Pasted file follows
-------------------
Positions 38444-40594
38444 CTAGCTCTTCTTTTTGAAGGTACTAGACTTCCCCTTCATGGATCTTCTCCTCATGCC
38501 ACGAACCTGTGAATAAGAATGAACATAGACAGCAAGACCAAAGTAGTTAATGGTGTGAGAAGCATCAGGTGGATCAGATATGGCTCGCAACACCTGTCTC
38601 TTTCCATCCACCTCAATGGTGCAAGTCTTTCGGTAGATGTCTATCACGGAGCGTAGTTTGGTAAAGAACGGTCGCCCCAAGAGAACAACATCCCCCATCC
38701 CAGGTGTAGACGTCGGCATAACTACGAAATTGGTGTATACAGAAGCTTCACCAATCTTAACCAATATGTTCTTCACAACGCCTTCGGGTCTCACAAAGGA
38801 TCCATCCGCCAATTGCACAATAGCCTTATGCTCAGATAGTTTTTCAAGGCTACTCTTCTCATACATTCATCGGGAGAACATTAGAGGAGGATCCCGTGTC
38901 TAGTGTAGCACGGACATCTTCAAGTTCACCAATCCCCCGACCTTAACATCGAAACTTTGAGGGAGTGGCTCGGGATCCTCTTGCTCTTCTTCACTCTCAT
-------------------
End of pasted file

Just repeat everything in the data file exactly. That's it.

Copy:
Positions 38444-40594
38444 CTAGCTCTTCTTTTTGAAGGTACTAGACTTCCCCTTCATGGATCTTCTCCTCATGCC
38501 ACGAACCTGTGAATAAGAATGAACATAGACAGCAAGACCAAAGTAGTTAATGGTGTGAGAAGCATCAGGTGGATCAGATATGGCTCGCAACACCTGTCTC
38601 TTTCCATCCACCTCAATGGTGCAAGTCTTTCGGTAGATGTCTATCACGGAGCGTAGTTTGGTAAAGAACGGTCGCCCCAAGAGAACAACATCCCCCATCC
38701 CAGGTGTAGACGTCGGCATAACTACGAAATTGGTGTATACAGAAGCTTCACCAATCTTAACCAATATGTTCTTCACAACGCCTTCGGGTCTCACAAAGGA
38801 TCCATCCGCCAATTGCACAATAGCCTTATGCTCAGATAGTTTTTCAAGGCTACTCTTCTCATACATTCATCGGGAGAACATTAGAGGAGGATCCCGTGTC
38901 TAGTGTAGCACGGACATCTTCAAGTTCACCAATCCCCCGACCTTAACATCGAAACTTTGAGGGAGTGGCTCGGGATCCTCTTGCTCTTCTTCACTCTCAT